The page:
Finding No. XIV: "That subsequent, thereto, McCone Electric proceeded to execute its right to terminate membership under Article I Section 4, of the by-laws of Upper Missouri G & T by refusing to pay for the power tendered to it by Upper Missouri G & T." Here there is evidence that defendant tried to terminate, but none that it had such a "right" by "refusing to pay".

Finding No. XV: "That thereafter this action was brought by Upper Missouri G & T asking a declaratory judgment on the alleged Wholesale Power Contract and an injunction against McCone Electric from violating any of the terms of the alleged Wholesale Power Contract between Upper Missouri G & T and McCone." This is supported.

The court then went on to make fifteen conclusions of law, based upon the findings heretofore discussed, which are only supported in Findings No. III, XII, XIII, and XV in part. The main thrust of the conclusions is that somehow the Wholesale Power Contract between the parties is against public policy, in restraint of trade and therefore illegal, and is void and unenforceable.

The conclusions even go further to conclude "failure of consideration", "fraud", and that assent to the contract in question was given under "influence of misapprehension".

As we have stated before, and as we have shown on the individual findings, we are dealing with what does not appear in the record. The findings are remarkable because a search of this record leaves one wondering where they came from. The only apparent answer to our dilemma is that the allegations contained in the defenses and crossclaims were taken as true even though they were denied.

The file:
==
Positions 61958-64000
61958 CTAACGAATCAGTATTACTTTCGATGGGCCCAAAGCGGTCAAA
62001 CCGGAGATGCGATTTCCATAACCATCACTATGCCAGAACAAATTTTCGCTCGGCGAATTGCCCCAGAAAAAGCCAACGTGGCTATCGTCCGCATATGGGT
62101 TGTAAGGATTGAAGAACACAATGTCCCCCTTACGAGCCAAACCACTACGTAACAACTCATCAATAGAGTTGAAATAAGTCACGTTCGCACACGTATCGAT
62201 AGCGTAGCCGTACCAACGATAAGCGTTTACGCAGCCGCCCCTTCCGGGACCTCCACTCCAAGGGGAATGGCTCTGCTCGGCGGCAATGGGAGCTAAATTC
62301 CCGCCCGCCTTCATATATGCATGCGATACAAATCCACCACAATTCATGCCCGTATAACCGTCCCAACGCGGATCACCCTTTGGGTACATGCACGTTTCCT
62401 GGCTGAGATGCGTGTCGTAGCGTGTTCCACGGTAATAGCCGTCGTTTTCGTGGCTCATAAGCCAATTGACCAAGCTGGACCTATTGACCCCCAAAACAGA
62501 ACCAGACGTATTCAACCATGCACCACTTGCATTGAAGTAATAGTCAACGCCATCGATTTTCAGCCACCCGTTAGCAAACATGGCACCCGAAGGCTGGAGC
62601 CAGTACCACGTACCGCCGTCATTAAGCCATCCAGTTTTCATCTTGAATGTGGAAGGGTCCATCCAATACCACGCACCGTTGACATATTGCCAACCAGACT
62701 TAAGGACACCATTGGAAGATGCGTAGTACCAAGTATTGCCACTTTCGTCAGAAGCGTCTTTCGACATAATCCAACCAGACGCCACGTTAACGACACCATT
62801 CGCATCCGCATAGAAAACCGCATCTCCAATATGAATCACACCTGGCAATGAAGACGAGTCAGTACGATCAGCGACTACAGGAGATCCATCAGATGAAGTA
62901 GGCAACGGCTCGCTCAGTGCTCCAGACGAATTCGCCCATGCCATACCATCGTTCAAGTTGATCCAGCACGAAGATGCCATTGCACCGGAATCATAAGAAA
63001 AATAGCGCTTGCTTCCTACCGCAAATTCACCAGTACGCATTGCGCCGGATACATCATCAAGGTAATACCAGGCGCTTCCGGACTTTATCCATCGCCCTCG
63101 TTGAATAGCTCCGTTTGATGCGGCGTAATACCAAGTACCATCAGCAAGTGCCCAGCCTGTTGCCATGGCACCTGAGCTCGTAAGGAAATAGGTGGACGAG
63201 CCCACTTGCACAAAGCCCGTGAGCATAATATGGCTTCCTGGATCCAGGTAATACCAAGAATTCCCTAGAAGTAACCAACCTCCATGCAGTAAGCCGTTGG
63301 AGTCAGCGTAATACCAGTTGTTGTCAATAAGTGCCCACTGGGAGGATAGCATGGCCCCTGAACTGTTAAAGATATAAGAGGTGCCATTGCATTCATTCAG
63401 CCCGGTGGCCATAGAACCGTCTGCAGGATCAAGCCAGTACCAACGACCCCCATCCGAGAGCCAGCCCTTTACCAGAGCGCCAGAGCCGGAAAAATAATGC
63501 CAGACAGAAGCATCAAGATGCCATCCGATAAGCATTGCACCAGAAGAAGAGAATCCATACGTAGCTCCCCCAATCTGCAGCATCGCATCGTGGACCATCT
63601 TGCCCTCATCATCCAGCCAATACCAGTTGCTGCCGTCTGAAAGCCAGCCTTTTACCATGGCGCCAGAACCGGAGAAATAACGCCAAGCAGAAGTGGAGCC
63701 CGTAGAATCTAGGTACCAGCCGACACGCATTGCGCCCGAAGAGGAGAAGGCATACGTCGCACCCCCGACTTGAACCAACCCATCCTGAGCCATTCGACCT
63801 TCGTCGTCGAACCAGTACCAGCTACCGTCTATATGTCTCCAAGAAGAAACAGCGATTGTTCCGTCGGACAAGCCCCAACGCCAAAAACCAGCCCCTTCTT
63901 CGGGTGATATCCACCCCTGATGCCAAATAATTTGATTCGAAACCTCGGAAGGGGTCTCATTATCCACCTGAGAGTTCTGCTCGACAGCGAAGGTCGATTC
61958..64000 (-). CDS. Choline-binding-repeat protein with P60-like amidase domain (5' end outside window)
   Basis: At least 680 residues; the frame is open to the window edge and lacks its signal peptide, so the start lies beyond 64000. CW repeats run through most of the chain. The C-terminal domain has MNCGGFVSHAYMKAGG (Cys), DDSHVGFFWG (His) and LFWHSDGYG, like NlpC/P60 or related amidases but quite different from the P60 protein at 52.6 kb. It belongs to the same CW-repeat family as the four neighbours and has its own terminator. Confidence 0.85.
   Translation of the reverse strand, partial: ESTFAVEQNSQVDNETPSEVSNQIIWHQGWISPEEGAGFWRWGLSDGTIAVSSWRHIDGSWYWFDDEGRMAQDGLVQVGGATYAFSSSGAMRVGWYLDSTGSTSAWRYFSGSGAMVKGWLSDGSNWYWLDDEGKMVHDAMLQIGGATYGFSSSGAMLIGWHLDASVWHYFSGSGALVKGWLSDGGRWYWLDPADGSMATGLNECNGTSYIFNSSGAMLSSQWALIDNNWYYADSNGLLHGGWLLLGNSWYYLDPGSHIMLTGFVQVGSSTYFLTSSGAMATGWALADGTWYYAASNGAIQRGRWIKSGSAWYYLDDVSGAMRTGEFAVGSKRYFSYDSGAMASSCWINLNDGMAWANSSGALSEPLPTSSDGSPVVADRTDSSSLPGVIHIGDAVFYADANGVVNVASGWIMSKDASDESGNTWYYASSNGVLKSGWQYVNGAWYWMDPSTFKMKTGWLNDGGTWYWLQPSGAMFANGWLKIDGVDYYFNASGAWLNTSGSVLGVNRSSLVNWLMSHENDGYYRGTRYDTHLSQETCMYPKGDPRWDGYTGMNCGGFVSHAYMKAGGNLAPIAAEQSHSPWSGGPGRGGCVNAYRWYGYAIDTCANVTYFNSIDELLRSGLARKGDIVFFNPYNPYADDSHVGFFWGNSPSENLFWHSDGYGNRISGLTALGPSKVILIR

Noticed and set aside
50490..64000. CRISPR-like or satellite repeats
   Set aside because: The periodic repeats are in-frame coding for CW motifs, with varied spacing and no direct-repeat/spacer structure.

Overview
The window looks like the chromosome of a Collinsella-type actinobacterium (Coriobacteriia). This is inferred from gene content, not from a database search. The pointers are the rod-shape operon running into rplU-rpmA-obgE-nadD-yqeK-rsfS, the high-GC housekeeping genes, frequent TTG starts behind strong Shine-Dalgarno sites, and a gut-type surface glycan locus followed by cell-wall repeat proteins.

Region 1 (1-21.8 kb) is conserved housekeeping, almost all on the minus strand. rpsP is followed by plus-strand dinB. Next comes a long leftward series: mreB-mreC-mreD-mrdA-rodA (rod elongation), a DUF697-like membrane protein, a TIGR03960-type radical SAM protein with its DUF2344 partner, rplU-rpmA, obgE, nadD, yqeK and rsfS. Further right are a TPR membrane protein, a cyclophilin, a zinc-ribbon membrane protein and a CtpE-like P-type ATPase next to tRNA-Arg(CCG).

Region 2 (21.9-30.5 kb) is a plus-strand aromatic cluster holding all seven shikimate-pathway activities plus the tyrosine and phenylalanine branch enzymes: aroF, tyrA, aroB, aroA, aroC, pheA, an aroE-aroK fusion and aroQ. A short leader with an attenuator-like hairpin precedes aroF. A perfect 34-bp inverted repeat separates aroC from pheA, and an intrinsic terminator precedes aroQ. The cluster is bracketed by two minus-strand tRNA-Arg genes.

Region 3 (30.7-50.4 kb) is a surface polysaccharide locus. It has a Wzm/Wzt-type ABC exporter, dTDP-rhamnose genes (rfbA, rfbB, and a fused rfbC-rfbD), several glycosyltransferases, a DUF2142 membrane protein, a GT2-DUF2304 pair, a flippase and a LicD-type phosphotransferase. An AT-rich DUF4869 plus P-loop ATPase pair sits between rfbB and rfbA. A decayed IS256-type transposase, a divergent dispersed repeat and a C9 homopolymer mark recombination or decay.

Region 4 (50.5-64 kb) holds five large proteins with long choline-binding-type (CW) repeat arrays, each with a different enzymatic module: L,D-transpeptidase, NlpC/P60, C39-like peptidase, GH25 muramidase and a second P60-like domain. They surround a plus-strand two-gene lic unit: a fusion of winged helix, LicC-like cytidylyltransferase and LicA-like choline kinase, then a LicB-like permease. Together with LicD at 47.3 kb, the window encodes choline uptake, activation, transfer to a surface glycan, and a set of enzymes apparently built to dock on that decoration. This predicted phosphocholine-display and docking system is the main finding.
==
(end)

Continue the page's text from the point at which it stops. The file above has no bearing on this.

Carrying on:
Since much of the controversy swirls around Sections 4 and 5 of Article I of the by-laws of Upper Missouri G & T, we shall set them out. We recognize the danger of the two sections not being read in context with the entire package, but their quotation will suffice for our purpose here.

Section 4 provides in part:

"Purchase of Electric Energy. Any member, including an incorporator, shall cease to be a member of the Federation if it shall refuse to purchase electric energy tendered to such member by the Federation * * *".

Section 5 provides in part:

"Termination of membership. (a) A member may withdraw from membership upon compliance with such equitable terms and conditions as the board of trustees may prescribe, provided, however, that no member shall be permitted to withdraw until he has met all of its or his contractual obligations to the Federation. * * *"

The exhibits show that defendant continued to receive power, tried to negotiate separately for the same power, and only refused to pay for it. Section 4, under a reasonable interpretation, was intended to govern the members before any of the contracts were entered into. Section 5 clearly gives the board of trustees the right to set reasonable conditions; and, more than that, no right where the contractual obligations have not been met by defendant.

Finally, the conclusions concerning public policy, restriction of trade, and fraud simply do not appear. The brief of respondent McCone states: